Crocs is a ‘brand management story, not a fad’ + more reasons analysts are defending the label

Crocs Inc. isn’t just riding the pandemic exit wave, it’s thriving.

Like many of its peers, FN’s 2020 Brand of the Year has seen renewed activity thanks to recent reopenings, fiscal stimulus and an accelerating trend towards casualization. But, after a massive beating in earnings and a positive outlook, analysts suggest its outstanding performance is not just short-term.

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At market close, CROX stock was up 15.3% to nearly $98. Shares jumped shortly after the release of its first-quarter financial report and conference call, where CEO Andrew Rees announced “record” sales and earnings – and suggested that management was “incredibly optimistic about in the balance sheet for 2021”.

Since the first quarter of fiscal 2019, according to UBS analyst Jay Sole, Crocs has exceeded sales forecasts by an average of 7.5%. This morning, the clog maker reported a 63.6% improvement in Q1 2021 revenue to $460.1 million, versus consensus bets of $415.3 million.

“Our recent conversations with investors indicated that many were expecting a beat, but we believe today’s uptick in FY21 guidance exceeds lofty market expectations,” he wrote. in a release note.

Sole added that another better-than-expected figure was the brand’s gross margin, which improved by 55.2%. “This suggests that CROX’s initiative to raise prices is working much better than many thought,” he explained. “The beating in gross margin also has potentially large and positive implications for earnings over the year if the gains are sustainable, and it likely has a good effect on the stock’s price-earnings ratio.”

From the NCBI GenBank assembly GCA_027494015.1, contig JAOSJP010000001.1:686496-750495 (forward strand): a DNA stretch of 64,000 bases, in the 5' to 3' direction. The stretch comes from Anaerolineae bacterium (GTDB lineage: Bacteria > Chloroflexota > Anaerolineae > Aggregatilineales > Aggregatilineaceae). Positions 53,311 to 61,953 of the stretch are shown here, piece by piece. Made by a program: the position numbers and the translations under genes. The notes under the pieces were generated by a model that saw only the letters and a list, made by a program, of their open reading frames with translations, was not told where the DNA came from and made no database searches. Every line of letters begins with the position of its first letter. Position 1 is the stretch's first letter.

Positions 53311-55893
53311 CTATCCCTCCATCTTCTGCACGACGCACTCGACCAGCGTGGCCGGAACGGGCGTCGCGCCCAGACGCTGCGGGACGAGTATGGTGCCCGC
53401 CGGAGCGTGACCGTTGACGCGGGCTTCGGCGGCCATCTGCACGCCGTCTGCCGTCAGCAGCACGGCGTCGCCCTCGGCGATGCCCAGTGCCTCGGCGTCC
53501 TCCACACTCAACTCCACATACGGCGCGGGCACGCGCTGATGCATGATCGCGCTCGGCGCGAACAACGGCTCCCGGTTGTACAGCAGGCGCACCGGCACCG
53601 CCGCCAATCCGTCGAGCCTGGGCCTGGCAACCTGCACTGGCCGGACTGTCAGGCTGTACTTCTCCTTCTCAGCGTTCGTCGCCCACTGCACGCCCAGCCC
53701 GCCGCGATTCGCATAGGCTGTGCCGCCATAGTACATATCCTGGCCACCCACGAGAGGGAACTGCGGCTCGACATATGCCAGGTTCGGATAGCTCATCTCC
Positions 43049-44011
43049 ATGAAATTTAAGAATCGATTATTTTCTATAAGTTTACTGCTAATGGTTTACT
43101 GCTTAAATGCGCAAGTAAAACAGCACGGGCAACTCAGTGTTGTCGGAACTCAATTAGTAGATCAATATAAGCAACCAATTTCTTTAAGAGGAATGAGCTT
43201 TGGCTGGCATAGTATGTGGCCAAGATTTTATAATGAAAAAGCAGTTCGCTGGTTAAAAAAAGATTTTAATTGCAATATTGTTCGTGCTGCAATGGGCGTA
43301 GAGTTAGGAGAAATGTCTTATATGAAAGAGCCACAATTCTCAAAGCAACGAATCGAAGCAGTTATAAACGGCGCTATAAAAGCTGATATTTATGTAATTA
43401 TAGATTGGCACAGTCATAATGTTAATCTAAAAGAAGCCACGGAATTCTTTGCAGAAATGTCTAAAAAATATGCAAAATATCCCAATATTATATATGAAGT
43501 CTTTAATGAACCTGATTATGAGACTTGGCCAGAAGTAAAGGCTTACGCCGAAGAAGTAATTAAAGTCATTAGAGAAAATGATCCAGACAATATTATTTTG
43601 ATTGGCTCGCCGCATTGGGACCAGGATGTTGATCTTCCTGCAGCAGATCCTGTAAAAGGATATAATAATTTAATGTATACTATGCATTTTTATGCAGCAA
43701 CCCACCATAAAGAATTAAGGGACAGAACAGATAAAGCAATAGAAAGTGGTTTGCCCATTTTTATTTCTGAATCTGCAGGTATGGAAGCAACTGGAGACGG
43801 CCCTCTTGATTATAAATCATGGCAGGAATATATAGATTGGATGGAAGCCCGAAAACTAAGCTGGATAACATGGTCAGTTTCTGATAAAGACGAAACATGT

For the three months ended March 31, Crocs reported adjusted earnings of $1.49 per share, compared with earnings of 16 cents per share a year earlier. Wall Street had predicted a profit of 89 cents per share.

Following the conference call, Williams Trading analyst Sam Poser raised his price target for the brand from $111 to $160. In a note, he touted the strength of the Broomfield, Colorado-based company’s product, marketing, and collaborations.

By category, clogs and sandals jumped 87% and 17% year-over-year, respectively, accounting for 76% and 17% of total footwear revenue. Jibbitz sales, on the other hand, more than doubled for the quarter compared to the year-ago period.

“Crocs is and continues to be a story of brand management, not a fad,” Poser wrote, citing strong messaging, vibrant collaborations, booming digital sales, product innovation and more.

While sales in the Asia-Pacific region increased 20.1% to $82.6 million, Crocs outperformed in all geographies: Europe-Middle East-Africa grew 41% to 101.1 million, and its Americas division recorded the largest increase of 87.5% to $276.4 million.

For fiscal 2021, the company expected revenue growth of between 40% and 50% from 2020 revenue of $1.39 billion. In the next quarter, sales are expected to climb between 60% and 70% over the prior year period sales of $331.5 million.

“If there was a low point in the first quarter, we missed it,” said Steven Marotta, managing director of research at CL King & Associates. “If there was a weak point in the orientation, we missed it.”

He added: “The brand – and, by extension, the company – is catching a tailwind that would make El Niño blush, capitalizing on investments made in digital capabilities, top-notch marketing talent, streamlining the organization regional and sharp strategic execution.”

Cathy W. Howerton